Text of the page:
NASA finds unique ‘zebra stripes’ in Earth’s radiation belt

March 23, 2014 / No Comments

The inner radiation belt has some unique zebra-esque striped pattern to display, according to the recent finding of NASA’s twin Van Allen Probes.

Zebra stripes NASA finds unique zebra stripes in Earths radiation belt

Back in 1958, astrophysicist James Van Allen had discovered two large regions of radiation in shape of doughnut surrounding earth, and they was named Van Allen belts after the discoverer.

The inner Van Allen belt is particularly known to be risky for satellites and humans, when substantial amount of time spent inside the belt, which is mainly due to the presence of energized electrons and protons. The inner belt spreads between 500 and 8,000 miles.

NASA had launched twin Van Allen Probes back in 2012, to find the behavior of both belts.  Radiation Belt Storm Probes Ion Composition Experiment or RBSPICE as often called is an instrument, which detected the odd striped pattern.

The latest findings also disapproved the previous belief that the solar activity is the reason behind the structures. It is now known that the rotation and tilted magnetic axis of earth is indeed the cause behind the phenomenon of unique zebra like patterns.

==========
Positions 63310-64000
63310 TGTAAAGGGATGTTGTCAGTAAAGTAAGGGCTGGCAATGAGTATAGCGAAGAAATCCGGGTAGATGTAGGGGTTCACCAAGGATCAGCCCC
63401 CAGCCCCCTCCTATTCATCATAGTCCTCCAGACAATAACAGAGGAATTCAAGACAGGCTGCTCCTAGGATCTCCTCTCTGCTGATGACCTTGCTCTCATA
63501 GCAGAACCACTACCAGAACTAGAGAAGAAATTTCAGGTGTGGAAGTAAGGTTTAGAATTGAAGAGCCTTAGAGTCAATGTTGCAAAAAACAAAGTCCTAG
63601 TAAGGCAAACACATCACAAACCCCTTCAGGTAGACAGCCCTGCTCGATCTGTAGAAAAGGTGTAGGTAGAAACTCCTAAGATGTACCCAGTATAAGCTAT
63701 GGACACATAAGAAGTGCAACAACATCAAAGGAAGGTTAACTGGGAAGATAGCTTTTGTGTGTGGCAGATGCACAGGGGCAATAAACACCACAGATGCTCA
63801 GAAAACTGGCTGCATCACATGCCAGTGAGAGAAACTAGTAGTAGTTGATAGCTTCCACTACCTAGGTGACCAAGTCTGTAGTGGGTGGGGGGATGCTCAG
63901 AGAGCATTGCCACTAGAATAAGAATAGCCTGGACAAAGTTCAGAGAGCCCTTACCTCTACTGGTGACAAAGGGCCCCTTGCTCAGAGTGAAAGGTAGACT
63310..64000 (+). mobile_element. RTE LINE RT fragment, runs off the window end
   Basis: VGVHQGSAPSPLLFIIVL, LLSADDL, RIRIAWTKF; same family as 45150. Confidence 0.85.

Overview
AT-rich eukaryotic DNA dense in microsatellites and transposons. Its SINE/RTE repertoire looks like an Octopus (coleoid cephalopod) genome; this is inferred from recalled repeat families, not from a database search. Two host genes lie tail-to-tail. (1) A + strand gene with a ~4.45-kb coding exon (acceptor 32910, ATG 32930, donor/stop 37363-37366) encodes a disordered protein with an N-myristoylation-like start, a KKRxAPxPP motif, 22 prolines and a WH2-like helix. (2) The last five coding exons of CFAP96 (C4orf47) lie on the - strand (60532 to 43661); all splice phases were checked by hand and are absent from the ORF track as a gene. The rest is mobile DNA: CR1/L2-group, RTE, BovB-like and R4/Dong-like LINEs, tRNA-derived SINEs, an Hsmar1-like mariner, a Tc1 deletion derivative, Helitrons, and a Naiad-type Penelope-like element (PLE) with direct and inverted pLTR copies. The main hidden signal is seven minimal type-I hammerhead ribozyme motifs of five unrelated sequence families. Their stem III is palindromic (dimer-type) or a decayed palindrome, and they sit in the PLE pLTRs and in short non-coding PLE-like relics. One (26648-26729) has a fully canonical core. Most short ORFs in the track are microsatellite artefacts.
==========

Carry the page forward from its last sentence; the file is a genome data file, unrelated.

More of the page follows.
Known project scientist, Barry Mauk, also said that the new finding tells new things about the operating of the universe and also mentioned that a similar instrument to RBSPICE has been sent and is on way to NASA’s Juno mission in Jupitor, where the same patterns will be searched for existance on Jupiter’s radiation belts.

Van Allen belts of Jupiter is huge in comparison to earth with radiation that’s powerful by more than a million times. NASA’s mission to Jupiter is expected to reach by July 2016.